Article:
My recovery plan isn’t perfect. There’s nobody more wedded to Scrivener than I am, and to do the preparation right, I’d output everything I wrote in Scrivener each day as a Word doc. But that’s a huge amount of work on a daily basis. If Scrivener vanished for some unknown reason, I could switch to DEVONThink, which is a document management app that I use for collating my research, but it can also be used to write novels and other long documents with multiple parts. The question is how I would extract the data already in Scrivener in the event of a serious crash on a deadline, i.e. saved as .scriv files, and that’s where a physical backup comes in. If you have the file saved, you can get at your data. On a Mac, you can view package contents of a .scriv file to show Files/Docs, and in the documents folder you’ll see everything as .rtf, .txt, .pdf, and so on. It’s a bit cumbersome to reconstruct a project that way, but having had to do it once, I can assure you it’s not only possible but you’ll be glad of it.

So how far do you go with physical backups? Parangosky might think she’s got paranoia down to a fine art, but she looks like a carefree kid compared to me. I don’t even trust hardware. Built-in redundancy is where it’s at. Hold my beer.

1. Spare Mac and a spare Windows machine. (Also Linux, but that’s really for the end of the world.)

2. Daily boot clone copied to an external drive, for those serious Andrex events. (That’s the entire system, remember.)

3. TimeMachine copying to another external drive. (For Windows folk, that’s a normal backup, i.e. files, not system as well.) I take that drive with me when I leave the house for more than a quick walk down the road to buy a pint of milk.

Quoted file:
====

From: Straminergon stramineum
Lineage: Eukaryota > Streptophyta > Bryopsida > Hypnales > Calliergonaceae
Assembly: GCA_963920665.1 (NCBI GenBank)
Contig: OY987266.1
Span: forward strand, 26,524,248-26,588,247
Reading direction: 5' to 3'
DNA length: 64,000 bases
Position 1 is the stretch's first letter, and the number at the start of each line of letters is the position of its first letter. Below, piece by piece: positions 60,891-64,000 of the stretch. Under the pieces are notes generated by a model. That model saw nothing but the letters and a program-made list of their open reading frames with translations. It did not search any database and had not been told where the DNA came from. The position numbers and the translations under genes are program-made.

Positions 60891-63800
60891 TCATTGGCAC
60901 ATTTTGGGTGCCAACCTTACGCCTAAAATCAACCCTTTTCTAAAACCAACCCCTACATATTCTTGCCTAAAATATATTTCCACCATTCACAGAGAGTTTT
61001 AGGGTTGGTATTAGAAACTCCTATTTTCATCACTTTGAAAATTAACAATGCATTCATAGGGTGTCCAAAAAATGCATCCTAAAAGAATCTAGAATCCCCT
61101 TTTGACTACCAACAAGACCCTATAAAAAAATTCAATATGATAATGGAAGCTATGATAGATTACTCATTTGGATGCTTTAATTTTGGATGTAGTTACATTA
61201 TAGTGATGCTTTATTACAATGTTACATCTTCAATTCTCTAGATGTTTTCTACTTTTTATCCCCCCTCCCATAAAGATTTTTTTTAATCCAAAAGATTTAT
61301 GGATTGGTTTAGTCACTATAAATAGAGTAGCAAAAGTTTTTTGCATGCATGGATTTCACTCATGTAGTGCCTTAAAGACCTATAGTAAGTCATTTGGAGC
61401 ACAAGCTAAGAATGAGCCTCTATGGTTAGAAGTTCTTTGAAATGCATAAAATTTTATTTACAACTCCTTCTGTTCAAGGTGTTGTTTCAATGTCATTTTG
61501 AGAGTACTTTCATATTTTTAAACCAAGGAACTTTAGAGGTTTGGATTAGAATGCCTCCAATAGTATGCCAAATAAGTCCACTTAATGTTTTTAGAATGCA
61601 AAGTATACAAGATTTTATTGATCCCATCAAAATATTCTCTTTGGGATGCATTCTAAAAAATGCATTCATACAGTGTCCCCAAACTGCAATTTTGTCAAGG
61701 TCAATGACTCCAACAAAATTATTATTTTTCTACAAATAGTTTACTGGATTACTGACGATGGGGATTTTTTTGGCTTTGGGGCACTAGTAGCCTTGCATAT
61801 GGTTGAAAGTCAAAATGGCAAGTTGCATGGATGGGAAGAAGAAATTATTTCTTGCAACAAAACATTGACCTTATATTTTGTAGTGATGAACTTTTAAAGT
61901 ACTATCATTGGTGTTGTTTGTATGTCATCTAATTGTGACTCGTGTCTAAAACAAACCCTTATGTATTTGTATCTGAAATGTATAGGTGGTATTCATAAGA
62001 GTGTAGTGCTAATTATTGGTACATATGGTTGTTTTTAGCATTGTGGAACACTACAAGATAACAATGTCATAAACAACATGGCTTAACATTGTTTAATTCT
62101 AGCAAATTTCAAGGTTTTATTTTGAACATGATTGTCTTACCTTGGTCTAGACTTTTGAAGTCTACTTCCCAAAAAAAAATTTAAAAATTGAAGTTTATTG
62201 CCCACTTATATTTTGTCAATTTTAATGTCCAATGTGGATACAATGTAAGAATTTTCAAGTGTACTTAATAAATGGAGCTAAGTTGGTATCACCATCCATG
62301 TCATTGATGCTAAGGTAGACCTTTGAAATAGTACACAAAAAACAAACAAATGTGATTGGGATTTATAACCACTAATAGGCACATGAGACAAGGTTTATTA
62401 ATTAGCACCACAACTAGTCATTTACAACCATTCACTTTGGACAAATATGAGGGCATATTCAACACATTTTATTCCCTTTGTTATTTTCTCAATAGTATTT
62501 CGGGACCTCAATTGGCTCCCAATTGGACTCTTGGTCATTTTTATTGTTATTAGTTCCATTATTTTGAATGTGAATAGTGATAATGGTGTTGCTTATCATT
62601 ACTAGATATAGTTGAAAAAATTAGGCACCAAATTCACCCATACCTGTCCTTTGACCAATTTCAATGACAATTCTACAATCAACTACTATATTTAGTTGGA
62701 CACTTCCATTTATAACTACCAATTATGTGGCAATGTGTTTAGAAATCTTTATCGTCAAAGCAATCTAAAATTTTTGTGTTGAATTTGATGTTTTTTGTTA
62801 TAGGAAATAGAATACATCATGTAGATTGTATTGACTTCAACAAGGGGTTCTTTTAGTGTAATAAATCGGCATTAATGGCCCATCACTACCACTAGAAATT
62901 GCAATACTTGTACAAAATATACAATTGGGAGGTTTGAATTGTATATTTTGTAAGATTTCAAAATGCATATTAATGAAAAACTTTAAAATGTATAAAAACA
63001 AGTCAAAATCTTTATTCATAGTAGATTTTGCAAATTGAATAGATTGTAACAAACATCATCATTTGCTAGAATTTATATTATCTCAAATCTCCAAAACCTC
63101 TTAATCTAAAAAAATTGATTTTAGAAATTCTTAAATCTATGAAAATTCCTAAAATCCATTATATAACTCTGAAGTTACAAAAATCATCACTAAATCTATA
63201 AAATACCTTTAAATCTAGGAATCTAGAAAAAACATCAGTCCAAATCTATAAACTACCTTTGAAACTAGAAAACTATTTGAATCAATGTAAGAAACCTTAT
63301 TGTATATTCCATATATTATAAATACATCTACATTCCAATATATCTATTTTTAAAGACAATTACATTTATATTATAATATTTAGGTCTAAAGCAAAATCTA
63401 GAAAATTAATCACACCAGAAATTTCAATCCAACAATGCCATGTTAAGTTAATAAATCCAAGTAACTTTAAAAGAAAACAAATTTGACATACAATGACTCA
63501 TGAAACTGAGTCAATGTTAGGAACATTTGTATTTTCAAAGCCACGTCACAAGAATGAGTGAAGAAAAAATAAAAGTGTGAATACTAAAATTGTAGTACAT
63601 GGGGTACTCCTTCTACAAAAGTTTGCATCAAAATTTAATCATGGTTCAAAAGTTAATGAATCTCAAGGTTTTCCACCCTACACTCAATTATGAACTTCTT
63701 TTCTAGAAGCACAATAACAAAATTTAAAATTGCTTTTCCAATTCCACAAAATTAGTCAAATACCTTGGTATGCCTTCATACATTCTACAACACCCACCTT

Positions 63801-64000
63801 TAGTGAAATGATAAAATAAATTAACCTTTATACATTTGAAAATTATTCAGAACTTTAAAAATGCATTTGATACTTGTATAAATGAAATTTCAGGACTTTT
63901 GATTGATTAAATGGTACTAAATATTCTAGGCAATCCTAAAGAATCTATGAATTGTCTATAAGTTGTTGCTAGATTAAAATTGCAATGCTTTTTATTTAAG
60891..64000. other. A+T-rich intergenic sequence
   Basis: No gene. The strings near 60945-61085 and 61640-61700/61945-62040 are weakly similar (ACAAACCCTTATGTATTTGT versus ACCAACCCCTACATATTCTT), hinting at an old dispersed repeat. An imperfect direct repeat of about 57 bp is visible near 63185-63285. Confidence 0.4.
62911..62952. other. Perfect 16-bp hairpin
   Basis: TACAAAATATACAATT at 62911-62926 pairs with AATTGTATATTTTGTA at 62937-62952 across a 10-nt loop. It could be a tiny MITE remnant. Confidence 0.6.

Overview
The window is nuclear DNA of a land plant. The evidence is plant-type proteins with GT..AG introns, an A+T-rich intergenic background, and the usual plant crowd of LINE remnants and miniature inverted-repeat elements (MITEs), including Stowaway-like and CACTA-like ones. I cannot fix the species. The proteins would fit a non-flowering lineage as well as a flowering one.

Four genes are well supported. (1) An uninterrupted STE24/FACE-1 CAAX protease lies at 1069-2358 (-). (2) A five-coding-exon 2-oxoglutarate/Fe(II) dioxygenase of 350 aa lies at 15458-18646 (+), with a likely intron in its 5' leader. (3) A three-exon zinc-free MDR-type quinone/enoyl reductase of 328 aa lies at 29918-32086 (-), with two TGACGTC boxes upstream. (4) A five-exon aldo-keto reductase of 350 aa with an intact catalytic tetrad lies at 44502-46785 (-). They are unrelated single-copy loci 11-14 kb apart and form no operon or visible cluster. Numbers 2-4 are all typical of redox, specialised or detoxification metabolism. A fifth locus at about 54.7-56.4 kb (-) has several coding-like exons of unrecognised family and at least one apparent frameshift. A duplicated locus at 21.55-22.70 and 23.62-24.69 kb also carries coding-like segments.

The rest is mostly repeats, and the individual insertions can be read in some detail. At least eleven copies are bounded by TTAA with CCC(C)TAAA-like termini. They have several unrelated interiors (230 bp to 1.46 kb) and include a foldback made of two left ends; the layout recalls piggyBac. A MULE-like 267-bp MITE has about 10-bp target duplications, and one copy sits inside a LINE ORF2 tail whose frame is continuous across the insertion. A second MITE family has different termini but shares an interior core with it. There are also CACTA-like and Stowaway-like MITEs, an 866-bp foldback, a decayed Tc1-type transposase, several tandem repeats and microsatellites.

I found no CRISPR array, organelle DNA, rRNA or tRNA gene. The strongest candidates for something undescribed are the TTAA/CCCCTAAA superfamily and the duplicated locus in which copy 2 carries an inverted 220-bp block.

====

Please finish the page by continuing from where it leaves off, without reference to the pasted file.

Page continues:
4. DropSync backing up critical folders to separate SD cards automatically every time they’re changed. Those drives are formatted so that I can open them on Win or Mac. One always goes with me whenever I leave the house. I can rebuild my entire business from a single card – it contains all my writing output, website files, admin, and essentials.

I also keep hard copies of all my books in different formats. It takes up space, but you can’t rely on a publisher to keep a file – seriously, you can’t – or even be willing to give it to you if they have. Unbelievable, but true: I wanted author copies of e-books for archive reasons so that I had a complete record of what was actually published in each edition, but one big publisher refused to give them to me, and another stalled me indefinitely. They cost nothing except a little effort.

The moral of this whole piece is that nobody will look after your business interests like you do. Don’t entrust your critical data solely to a third party or rely on luck. Take responsibility for it, make sure you have it in your physical possession in a form that you can access on a different system or in a different app if the worst happens, and exercise for disaster from time to time. Rehearse exactly what you’d do if any part of your system fell over. How soon could you be up and running again?

It doesn’t take a zombie apocalypse to screw years of hard work. Just software going belly up or a drive dying on you can do it. Be prepared!